MINNEAPOLIS, Minnesota — Communities that KARE highlights local people and businesses striving to make a difference.
Our focus is now on Black Tech Talent, a Minneapolis-based company at the forefront of the inclusion evolution.
"The world is diverse; our thoughts are diverse, our moods are diverse, everything about our being is diverse," explained Mike Jackson, founder and CEO of Black Tech Talent.
Unfortunately, not every job field is like the world.
And that is where Jackson and his company come in by increasing representation of Black technologists in corporate jobs and entrepreneurship.
"We look at the numbers, and right now, there are an estimated 900,000 unfilled positions in IT, and of positions that go to Black talent is only about four to seven percent," said Jackson.
"We have a short-term goal over the next three to five years to get about 15,000 Black technologists recruited, which would bring an estimated $2 billion annually to the Black community," he explained.
Black Tech Talent hopes to accomplish that through its pipeline of job opportunities, training, and culturally specific content.
"We're working with people across all fields in technology," said Jackson.
He listed positions for everything from coding to project management and cybersecurity.
"Our main clientele is tech and tech-enabled corporations, which now is pretty much all of them," commented Jackson.
Target, HealthPartners, Software for Good, and the Minneapolis Institute of Art are just a handful of corporations that Black Tech Talent helped diversify and bring top-tier talent.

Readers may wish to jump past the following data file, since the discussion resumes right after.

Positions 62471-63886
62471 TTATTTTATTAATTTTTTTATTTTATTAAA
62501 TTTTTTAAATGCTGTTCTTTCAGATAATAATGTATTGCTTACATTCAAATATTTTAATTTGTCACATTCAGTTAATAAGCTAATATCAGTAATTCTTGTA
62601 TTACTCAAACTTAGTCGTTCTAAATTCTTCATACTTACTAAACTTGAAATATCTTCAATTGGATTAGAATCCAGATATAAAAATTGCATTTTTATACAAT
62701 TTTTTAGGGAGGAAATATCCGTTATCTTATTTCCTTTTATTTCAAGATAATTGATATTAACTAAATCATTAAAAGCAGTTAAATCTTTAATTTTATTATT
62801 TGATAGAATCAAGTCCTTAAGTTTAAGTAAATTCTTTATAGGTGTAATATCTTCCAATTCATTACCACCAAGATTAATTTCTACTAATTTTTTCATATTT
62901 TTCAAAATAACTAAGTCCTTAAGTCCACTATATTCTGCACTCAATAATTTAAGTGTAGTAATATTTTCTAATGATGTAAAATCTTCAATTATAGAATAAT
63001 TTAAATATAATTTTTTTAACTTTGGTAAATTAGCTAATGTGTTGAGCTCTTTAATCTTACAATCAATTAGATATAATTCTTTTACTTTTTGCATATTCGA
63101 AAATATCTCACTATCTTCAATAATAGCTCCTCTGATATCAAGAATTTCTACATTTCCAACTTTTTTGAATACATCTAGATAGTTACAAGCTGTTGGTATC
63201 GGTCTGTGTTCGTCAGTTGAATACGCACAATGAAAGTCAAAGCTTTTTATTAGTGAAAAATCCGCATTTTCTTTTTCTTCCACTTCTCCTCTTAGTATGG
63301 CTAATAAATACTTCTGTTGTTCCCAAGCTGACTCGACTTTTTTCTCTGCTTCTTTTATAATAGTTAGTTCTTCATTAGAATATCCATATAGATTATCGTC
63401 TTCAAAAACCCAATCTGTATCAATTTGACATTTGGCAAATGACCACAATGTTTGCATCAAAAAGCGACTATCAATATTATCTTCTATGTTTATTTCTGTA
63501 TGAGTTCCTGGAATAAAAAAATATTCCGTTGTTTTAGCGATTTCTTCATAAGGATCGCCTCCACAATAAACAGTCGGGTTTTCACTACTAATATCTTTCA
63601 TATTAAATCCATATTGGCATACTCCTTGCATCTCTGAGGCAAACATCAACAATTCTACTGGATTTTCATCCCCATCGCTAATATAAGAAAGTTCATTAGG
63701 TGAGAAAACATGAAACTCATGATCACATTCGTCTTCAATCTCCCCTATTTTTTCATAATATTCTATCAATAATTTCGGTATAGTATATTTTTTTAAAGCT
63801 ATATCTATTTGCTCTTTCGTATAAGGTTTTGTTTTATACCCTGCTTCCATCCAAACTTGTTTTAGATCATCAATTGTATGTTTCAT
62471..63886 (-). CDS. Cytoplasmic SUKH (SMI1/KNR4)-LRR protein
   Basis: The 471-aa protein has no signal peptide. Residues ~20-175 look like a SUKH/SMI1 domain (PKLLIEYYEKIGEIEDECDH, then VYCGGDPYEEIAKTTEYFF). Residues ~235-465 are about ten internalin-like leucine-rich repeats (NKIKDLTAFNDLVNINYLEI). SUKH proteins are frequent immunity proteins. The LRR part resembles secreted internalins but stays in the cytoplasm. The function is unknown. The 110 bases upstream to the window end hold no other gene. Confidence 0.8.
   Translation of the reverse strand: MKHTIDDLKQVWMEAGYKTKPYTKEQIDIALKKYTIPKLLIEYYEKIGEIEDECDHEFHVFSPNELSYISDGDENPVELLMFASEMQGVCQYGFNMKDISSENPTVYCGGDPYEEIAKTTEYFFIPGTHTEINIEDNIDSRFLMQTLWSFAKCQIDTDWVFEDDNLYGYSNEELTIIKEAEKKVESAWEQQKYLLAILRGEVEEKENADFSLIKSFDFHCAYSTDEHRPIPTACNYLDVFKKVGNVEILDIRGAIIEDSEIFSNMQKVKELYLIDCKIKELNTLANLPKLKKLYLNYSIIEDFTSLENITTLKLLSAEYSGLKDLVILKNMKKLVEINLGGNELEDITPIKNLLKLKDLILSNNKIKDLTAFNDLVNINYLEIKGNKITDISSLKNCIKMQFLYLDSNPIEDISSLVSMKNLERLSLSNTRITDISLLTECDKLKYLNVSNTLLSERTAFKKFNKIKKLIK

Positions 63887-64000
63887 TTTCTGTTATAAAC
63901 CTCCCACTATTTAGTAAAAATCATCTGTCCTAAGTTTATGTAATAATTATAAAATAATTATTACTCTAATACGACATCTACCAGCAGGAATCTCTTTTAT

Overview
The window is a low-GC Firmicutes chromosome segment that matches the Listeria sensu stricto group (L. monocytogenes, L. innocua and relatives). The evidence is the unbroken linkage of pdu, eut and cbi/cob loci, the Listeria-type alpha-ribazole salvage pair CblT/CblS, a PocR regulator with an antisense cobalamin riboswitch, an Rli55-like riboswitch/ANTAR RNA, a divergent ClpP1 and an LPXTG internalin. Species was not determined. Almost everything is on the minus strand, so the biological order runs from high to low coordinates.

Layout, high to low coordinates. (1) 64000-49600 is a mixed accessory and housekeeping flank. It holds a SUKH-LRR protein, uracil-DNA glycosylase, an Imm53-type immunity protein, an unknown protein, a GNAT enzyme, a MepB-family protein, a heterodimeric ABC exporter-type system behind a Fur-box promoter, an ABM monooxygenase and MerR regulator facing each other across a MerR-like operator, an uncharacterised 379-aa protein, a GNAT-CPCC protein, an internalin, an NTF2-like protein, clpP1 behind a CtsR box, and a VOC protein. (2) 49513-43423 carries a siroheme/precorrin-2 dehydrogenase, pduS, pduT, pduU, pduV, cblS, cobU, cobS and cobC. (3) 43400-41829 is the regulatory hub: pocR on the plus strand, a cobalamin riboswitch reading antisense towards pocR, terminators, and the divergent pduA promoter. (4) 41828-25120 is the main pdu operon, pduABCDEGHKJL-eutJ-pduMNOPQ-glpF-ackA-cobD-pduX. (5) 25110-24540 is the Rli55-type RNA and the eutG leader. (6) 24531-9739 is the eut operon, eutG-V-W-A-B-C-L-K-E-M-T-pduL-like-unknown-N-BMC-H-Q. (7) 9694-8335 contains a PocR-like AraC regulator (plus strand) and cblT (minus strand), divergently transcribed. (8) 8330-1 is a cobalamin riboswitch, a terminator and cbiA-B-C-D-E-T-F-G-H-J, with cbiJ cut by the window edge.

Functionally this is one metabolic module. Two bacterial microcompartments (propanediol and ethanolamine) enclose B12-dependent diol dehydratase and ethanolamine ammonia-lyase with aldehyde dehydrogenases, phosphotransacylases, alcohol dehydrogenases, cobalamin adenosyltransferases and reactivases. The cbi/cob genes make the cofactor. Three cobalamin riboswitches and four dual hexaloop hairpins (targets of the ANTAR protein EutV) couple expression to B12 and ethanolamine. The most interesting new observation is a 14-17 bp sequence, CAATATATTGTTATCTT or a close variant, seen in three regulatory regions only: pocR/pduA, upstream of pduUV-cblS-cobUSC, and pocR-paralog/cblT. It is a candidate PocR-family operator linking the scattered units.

"We're getting other people ready and prepared to take on those roles. We were trying to keep as many things as free as possible for our community and Black technologists we consider our community," said Jackson.
Since launching July 2020, Black Tech Talent has more than two thousand members.
The company also won the "Inclusive Evolution Award" presented by Minnesota Startup Awards and the "Community Impact Award" presented by the Twin Cities Business Magazine.
All of Jackson's life, he's been working with inclusivity and diversity in mind. His mother was adopted by white parents who adopted other children from different ethnicities. "I literally come from diversity. I grew up with cousins of different ethnicities and backgrounds, and so it's been part of who I am and part of what I've been about in every company that I've built," explained Jackson.
As for why he's putting so much effort into Black technologists specifically, Jackson said that he wanted to give them a space to feel comfortable and meaningful.
"My dream for Black Tech Talent is really to uplift the Black community economically in a way that has never been seen before," Jackson emphasized.
Black Tech Talent will be dropping an employer matching app at its June summit. The summit will have demonstrations and recruiters accepting resumes.